When we set the environment variables in our terminal session, those variables were local to our machine. But our function is running in a container. We need to somehow set the environment variables inside our container.

Fortunately, the kn CLI has it covered. We'll simply add the environment variable names and values to our kn func run command, as such:

kn func run -env SENDER_EMAIL_ADDRESS="my.email@gmail.com" -env SENDER_EMAIL_PASSWORD="mypassword"

Again, note that the values are not Base64 encoded here.

Now, run the kn func emit command (as mentioned previously) again.

kn func emit --sink "local" --file test.json

After about a minute or so, the email will arrive. The function works on your machine. Next, we'll move it to our Red Hat OpenShift cluster.

Note: See Build your first Python application in a Linux container for more about running Python in containers.

Step 5: Deploy the serverless function on OpenShift

Before you can deploy the serverless function in an OpenShift cluster, you need to ensure three things:

  1. You are logged into your OpenShift cluster and the OpenShift Serverless Functions Operator is installed, along with the Knative Eventing and Knative Serving APIs.
  2. You are in the correct OpenShift project. If you're not sure, simply run oc new-project faas-example.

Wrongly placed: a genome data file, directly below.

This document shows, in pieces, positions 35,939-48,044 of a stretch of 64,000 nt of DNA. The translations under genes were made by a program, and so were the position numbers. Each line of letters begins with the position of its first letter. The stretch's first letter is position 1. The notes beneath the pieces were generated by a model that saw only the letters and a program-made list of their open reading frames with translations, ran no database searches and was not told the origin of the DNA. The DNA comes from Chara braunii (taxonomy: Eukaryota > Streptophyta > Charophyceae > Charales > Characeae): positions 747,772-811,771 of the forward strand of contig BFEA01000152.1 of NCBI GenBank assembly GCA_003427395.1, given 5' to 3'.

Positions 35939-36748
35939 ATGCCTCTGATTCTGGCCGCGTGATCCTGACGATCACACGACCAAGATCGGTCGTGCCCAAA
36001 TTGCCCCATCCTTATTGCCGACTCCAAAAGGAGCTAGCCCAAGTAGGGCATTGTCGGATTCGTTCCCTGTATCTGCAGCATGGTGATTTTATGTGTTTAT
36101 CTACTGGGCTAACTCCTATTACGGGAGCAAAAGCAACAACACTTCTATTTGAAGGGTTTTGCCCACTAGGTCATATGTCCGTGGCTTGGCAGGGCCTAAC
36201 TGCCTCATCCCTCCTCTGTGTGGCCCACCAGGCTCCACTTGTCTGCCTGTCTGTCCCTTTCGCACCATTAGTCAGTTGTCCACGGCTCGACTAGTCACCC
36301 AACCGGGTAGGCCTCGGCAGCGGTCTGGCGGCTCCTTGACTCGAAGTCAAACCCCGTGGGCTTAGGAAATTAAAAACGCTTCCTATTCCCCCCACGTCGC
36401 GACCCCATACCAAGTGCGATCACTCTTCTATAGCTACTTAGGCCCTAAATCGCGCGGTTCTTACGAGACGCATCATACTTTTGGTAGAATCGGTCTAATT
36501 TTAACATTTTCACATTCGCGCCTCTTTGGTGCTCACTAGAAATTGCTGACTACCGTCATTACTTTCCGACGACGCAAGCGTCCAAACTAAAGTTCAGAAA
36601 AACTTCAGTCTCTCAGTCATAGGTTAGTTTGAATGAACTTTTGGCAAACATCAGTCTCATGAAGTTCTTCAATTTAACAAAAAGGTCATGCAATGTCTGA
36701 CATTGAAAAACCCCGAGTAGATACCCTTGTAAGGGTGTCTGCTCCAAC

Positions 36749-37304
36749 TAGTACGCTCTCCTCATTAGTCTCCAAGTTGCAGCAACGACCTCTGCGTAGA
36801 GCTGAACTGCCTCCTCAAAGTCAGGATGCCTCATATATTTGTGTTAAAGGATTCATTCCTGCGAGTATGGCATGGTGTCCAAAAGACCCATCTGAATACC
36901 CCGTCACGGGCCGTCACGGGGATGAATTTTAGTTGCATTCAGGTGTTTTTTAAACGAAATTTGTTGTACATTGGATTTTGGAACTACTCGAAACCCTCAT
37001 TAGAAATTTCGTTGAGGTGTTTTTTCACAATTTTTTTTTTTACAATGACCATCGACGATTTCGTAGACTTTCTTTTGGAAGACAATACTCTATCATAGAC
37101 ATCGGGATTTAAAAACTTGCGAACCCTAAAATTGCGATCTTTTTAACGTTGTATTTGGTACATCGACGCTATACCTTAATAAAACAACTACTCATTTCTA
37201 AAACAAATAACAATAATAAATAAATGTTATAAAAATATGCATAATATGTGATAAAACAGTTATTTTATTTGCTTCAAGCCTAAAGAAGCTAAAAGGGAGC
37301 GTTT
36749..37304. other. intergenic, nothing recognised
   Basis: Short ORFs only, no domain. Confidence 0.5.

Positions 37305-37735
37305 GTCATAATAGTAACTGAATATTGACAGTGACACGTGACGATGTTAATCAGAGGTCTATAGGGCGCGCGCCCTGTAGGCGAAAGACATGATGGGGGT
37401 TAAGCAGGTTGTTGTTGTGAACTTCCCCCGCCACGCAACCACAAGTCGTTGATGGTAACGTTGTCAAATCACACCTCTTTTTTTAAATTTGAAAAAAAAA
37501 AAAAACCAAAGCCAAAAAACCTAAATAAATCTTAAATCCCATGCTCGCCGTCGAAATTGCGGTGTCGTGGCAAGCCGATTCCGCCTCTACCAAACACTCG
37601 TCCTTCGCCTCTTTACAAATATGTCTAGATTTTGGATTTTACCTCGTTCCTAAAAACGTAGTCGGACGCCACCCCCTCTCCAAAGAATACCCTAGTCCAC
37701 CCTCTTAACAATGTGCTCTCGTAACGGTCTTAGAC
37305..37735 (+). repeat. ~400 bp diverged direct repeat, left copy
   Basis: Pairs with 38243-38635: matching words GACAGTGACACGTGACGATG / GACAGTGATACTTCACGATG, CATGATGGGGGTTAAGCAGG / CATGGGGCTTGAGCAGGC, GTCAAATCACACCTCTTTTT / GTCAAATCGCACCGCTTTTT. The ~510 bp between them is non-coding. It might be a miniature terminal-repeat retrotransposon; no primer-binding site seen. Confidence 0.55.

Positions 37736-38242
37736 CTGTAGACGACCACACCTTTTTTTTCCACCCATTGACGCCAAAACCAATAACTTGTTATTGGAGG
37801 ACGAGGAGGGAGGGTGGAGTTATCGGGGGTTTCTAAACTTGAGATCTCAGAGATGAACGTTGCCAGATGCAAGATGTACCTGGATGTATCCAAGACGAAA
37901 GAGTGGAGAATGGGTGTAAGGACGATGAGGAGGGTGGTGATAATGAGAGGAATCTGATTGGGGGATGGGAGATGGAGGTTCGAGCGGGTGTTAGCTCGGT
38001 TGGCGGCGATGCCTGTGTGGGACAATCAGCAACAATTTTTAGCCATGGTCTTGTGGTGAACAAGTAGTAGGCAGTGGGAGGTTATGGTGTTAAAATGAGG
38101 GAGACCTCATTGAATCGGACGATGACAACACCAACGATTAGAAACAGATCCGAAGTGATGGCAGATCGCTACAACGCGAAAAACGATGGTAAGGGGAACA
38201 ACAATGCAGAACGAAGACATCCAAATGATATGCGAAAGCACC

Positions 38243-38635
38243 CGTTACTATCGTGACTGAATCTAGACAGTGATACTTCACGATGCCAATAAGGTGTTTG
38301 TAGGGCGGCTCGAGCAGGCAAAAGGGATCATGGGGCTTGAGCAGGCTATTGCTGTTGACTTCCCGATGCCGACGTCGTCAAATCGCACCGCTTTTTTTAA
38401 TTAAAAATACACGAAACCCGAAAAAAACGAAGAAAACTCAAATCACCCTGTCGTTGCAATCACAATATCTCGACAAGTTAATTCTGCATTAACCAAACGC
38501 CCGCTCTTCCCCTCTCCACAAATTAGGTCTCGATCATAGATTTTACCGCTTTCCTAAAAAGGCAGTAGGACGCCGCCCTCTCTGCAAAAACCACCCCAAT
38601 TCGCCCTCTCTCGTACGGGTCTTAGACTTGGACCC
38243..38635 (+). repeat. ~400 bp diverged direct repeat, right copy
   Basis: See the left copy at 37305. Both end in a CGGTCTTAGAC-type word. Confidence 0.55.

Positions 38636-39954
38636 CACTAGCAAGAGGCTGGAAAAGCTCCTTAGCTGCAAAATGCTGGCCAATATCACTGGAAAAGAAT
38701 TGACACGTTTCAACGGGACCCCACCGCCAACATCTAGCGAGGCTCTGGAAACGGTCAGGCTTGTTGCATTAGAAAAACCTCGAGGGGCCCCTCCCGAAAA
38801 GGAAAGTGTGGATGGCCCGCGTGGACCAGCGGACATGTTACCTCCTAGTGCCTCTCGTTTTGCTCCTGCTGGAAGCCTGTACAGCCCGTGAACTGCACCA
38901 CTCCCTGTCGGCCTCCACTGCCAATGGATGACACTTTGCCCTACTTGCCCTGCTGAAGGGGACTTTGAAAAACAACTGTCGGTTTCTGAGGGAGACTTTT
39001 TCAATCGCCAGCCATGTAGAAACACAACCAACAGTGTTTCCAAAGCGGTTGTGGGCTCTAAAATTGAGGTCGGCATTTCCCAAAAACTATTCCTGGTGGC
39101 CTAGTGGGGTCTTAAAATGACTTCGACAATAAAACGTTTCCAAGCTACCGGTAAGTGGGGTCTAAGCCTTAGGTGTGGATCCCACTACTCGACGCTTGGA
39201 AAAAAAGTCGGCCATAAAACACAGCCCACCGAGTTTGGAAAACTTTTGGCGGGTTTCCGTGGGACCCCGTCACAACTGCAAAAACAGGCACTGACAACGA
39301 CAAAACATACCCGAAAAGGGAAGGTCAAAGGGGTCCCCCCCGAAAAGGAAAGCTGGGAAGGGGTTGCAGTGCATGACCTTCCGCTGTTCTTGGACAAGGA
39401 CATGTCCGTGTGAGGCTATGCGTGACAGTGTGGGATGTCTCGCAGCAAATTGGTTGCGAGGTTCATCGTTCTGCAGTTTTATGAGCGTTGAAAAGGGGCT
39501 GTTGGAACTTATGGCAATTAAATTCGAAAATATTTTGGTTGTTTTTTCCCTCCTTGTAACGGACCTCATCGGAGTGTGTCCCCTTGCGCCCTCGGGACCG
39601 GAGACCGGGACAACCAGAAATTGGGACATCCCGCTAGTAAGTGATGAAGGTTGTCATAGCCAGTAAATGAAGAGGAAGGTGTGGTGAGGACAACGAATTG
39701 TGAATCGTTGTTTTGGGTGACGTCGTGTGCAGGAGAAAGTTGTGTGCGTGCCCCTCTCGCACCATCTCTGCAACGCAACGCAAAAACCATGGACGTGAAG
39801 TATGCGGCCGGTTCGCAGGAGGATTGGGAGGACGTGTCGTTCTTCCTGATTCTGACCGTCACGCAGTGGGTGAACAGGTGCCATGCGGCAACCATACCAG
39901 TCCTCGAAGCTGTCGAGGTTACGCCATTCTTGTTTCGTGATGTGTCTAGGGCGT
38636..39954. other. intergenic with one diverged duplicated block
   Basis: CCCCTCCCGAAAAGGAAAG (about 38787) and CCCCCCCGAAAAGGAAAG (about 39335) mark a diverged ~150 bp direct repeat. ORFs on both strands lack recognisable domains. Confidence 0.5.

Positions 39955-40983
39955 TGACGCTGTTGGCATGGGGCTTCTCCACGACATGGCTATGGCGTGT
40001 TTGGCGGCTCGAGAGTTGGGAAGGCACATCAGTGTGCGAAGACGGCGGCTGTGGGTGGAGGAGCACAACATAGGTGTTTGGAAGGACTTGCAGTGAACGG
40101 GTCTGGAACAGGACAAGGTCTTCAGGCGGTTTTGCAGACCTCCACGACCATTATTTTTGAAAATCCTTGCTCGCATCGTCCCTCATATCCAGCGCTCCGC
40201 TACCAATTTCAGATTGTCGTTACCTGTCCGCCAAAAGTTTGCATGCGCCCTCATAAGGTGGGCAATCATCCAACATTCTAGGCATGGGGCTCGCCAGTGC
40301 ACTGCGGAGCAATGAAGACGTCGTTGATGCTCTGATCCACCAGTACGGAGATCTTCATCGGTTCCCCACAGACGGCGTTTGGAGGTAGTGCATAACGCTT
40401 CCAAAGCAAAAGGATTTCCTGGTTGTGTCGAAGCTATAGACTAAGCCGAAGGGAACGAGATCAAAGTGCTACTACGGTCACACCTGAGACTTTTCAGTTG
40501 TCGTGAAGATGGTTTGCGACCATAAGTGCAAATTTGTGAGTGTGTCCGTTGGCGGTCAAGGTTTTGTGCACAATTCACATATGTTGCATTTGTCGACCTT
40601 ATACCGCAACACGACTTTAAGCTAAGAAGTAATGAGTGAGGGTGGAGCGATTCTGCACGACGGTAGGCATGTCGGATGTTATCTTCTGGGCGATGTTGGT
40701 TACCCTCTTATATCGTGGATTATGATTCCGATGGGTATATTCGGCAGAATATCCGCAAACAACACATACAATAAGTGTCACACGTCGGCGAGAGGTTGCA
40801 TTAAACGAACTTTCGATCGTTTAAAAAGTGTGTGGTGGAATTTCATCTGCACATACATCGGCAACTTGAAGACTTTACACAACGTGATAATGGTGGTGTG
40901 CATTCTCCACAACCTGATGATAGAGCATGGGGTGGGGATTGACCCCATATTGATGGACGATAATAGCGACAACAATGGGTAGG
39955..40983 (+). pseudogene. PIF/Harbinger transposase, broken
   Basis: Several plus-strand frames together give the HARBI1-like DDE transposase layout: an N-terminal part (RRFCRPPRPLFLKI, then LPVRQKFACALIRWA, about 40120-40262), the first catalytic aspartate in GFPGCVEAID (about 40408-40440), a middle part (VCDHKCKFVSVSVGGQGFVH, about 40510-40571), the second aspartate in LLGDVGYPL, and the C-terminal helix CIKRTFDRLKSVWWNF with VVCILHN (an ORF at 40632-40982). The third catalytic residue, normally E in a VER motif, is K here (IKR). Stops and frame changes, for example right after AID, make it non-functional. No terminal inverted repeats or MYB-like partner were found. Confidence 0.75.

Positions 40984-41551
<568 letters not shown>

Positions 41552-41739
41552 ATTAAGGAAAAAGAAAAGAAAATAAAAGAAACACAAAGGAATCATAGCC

3. You are logged into the correct image registry. For example, the docker login command.

Update the configuration

In our OpenShift project, we need to create the secrets we'll be using.

oc create -f pymailer-auth-secrets.yaml

The build, deploy, and runtime information that the function needs are all stored in the file func.yaml. While this file was automatically created, we need to update it. Specifically, we need to make sure we are referencing the secrets that we created. You can edit your func.yaml file to be like the following (from >envs: to the end of the file), or you can use the command kn func config envs add. Here's my final func.yaml file:

name: pymailer
namespace: ""
runtime: python
image: docker.io/donschenck/pymailer:latest
imageDigest: sha256:597f5035c94617f9a2e5015d9fab825a883f99c244e43bc90ebc52dbf0d76ade
builder: quay.io/boson/faas-python-builder:v0.8.3
builderMap:
  default: quay.io/boson/faas-python-builder:v0.8.3
volumes: []
envs:
- name: SENDER_EMAIL_ADDRESS